Oct 31 2013
Is the eerie silence from your Facebook fans becoming spooky? This Halloween we have just the trick to ignite (or reignite) your fan base and drive more fans to your page, which is the perfect Halloween treat for any Facebook community manager. Ironically, it’s this seemingly simple piece of advice that haunts you time and time again: you must first and foremost figure out the type of content your community “likes” (literally and figuratively) and when they want it most.
Witches brew! You just haven’t discovered what trick or treat makes your community bite yet (and I’m here to tell you, you don’t need to invest in a bunch of Facebook advertising to make it happen). PadillaCRT client Albemarle Health is proof of this. A hospital based in a rural community in Elizabeth City, NC, Albemarle Health first launched a Facebook page in 2010. It was apparent their community was more present on Facebook compared to other social networks, and their fan base grew steadily, but slowly. We knew Facebook is where we needed to focus our efforts; the next step was to build a more engaging community. After experimenting with different content, we realized one thing that seemed to ignite our community over and over again – celebrating real people and the larger community.
On October 8 Albemarle Health posted a photo of a hospital employee, Josh Hammond, congratulating him for a career accomplishment. The post received 139 “likes” and reached 1,201 people, resulting in more post “likes” and reach than any other post on the Albemarle Health Facebook page to date. Inspired by these Facebook insights, we realized we were on to something.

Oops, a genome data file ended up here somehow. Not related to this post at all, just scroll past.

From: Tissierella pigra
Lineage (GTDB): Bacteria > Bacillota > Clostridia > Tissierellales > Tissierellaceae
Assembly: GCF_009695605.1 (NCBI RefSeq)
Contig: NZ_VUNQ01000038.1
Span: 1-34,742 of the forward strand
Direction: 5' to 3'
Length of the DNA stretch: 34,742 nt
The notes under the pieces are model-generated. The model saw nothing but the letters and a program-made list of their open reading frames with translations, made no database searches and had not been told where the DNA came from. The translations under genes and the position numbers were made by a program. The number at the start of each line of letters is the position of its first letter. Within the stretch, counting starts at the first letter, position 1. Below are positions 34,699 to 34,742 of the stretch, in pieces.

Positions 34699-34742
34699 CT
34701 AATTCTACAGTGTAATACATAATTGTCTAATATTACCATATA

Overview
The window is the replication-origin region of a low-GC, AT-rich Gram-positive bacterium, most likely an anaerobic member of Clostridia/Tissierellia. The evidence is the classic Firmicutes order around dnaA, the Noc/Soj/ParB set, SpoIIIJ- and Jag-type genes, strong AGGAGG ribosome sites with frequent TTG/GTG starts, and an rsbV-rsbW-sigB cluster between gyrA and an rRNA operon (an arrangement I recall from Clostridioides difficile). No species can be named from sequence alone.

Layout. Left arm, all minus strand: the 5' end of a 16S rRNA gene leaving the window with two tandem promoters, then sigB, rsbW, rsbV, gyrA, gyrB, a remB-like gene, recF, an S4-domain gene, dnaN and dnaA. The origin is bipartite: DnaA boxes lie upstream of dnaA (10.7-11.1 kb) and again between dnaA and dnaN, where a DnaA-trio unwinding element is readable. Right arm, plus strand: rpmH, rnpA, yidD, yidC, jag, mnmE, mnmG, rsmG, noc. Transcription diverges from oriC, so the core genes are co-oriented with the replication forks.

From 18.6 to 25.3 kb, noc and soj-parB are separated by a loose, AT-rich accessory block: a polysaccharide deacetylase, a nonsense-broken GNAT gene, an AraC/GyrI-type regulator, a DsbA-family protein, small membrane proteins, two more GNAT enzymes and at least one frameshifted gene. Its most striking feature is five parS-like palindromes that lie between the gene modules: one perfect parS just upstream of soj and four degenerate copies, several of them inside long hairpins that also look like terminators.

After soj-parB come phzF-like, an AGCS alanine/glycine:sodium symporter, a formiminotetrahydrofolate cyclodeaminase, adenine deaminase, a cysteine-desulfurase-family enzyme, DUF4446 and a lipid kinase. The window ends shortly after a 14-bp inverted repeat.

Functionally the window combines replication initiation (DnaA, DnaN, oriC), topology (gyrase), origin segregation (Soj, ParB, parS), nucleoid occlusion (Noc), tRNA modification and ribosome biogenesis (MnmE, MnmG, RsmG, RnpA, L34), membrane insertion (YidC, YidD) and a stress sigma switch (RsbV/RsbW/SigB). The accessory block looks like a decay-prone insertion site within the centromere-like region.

For Breast Cancer Awareness Month this October, Albemarle Hospital challenged different departments to a “Think Pink” decorating contest, the “pinkest” department would win a strawberry ice cream party. Ding, ding, ding! This would be the perfect opportunity to leverage the attention of one of our target audiences, hospital employees (which should, but may or may not already “like” us on Facebook), and drive them to our Facebook page. We decided to do this by incorporating Facebook into the contest by posting a photo of each of the participating department’s decorations and including the amount of Facebook “likes” for each department’s photo as part of the judges’ criteria.
In the past, Albemarle Health’s Facebook page gained just a few new page “likes” in any given month. But within 24 hours of posting the contest photos, the hospital’s fan base organically grew over 50 new fans.
Within three days our fan base totaled 870, a 92% increase. The Facebook post announcing the contest and linking to the album of photos quickly skyrocketed to the most engaging post the page has ever seen with a total of 646 likes, 19 comments, 106 shares, 2,900 post clicks and a reach of 4,764.
We figured out the trick to engaging our community and Facebook insights proved it. You don’t have to be a big brand with unlimited resources like Coca-Cola or Oreo to foster engagement; and you don’t need an expensive prize or a fan base over 10,000 either. The real trick is figuring out what ignites your community to act and using this knowledge to advise future content and experiments that continue to amplify and drive engagement one step further. This Halloween don’t let the silence of your community haunt you; trick your fans into coming out of their hiding place by triggering their sweet spot!
What other advice would you offer to help Facebook community managers ignite or reignite their community? How do you keep your fan base engaged while continuing to drive new fans to your page?This post is dedicated in memory of my best friend’s mom, Ann Marie Gill, who passed away from breast cancer nine years ago this month.
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